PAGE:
MANY tuck-shops in Harare are accused of operating illegally, in addition to refusing to accept not only bond notes but also other lower-denominated Zimdollar legal tender, Zim Morning Post can report.
This publication understands that these tuck-shops, many of them scattered around high density suburbs, have significantly been apportioned blame for their part in the wanton increase of prices of goods and services in the capital.
“We, in high density suburbs, don’t understand why these tuck-shops were spared by local authorities when other irregular structures were being pulled down at the start of the COVID-19 lockdown period,” Patrick Zhira, a Glen View 1 resident, told Zim Morning Post.
“Now, they are causing us problems.
“Prices there are normally double those you see at shops in town,” he added.
Harare City Council (HCC) employees have been apportioned blame for sparring these illegal tuck-shops, with residents accusing them of collecting kickbacks from tuck-shop owners on a regular basis.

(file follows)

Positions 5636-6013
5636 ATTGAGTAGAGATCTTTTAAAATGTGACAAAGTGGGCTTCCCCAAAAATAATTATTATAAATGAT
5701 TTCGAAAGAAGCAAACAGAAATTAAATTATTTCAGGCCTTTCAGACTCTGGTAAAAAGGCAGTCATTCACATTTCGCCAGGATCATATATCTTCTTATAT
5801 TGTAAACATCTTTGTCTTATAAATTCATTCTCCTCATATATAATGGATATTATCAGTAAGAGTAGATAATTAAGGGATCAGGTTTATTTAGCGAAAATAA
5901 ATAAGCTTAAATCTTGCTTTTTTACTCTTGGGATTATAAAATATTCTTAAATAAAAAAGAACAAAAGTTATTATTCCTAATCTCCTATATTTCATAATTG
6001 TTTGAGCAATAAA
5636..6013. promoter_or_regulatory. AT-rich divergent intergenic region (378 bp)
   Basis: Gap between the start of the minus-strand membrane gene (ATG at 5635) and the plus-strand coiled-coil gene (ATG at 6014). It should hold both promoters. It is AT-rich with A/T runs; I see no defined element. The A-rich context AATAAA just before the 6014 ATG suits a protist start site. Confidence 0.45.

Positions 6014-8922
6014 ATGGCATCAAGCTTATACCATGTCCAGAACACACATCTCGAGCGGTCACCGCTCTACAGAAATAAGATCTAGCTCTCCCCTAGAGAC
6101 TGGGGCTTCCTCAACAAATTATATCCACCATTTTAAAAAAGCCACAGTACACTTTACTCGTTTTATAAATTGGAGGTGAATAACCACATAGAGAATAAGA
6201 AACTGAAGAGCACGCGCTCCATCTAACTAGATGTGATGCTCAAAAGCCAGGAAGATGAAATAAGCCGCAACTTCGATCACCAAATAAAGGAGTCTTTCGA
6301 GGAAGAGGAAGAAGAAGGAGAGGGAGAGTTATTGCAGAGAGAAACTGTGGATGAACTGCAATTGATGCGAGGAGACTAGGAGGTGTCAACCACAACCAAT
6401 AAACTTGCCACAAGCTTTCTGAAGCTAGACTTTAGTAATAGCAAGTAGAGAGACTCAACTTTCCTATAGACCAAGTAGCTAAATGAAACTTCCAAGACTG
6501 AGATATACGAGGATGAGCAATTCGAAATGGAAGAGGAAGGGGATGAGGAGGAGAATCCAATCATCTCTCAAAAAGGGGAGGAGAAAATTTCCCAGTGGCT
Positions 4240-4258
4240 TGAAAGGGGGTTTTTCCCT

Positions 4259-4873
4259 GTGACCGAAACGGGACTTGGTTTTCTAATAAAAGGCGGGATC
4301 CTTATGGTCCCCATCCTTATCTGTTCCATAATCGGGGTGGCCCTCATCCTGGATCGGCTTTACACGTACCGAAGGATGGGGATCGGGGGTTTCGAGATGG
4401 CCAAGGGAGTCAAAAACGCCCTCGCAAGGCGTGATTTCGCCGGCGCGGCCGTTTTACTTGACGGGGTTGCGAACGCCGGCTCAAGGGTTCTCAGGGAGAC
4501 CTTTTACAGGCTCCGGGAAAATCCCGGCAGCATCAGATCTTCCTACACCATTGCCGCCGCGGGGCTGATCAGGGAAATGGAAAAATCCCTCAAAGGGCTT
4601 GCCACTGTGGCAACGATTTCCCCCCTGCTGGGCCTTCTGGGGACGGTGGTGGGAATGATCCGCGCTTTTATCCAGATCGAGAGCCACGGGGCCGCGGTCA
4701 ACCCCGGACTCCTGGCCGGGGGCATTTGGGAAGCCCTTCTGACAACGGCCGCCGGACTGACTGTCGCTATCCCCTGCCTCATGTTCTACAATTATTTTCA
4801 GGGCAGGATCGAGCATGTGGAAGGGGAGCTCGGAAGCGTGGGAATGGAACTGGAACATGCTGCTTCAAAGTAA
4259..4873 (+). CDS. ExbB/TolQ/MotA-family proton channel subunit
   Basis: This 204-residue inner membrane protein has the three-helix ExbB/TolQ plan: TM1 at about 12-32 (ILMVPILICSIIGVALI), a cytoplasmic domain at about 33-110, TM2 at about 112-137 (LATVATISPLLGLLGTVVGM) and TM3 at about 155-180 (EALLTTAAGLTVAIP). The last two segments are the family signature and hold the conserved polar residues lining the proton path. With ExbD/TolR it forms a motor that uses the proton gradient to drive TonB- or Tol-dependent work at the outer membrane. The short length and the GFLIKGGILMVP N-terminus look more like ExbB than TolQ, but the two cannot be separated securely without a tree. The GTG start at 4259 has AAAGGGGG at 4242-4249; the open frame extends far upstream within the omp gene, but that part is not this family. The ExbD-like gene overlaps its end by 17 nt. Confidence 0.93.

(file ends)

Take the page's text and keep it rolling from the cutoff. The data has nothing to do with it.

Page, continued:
“We regularly see HCC workers move around here in Glen View, openly collecting money ranging from US$10 so that illegal structures are “protected” from being pulled down,” Zhira said.
Zim Morning Post understands that several attempts have been made in the past to pulldown irregular structures like tuck-shops in high density suburbs but without much success.
According to residents interviewed by this publication, the tuck-shops corruption issue does not only involve shopfloor level employees but those at the top as well.
Zim Morning Post spoke with MDC Alliance Harare councillor Jacob Mafume to hear his view on HCC officials said to be moving around soliciting for bribes in order that they preserve the irregular tuck-shops.
“That should not happen. That is corruption and people should not pay that because it is shortlived and (outright) theft,” he said.
Mafume urged tuck-shop owners concerned to regularise their operations with the city council and make a contribution to HCC coffers.
“We are not opposed to tuck-shops as a council. We need them to be registered and regularised.
“In an informal economy (such as ours) people have a right to earn a living.
“Those who have problems with them should pull them down. Some new settlements have no shops. There are no kombis to take people to the shops.
“How will they survive?” he said.
On the issue of tuck-shops not accepting lower-denominated legal tender, Mafume was non-committal, only asking back: “How many coins (does one) need to buy a loaf of bread?”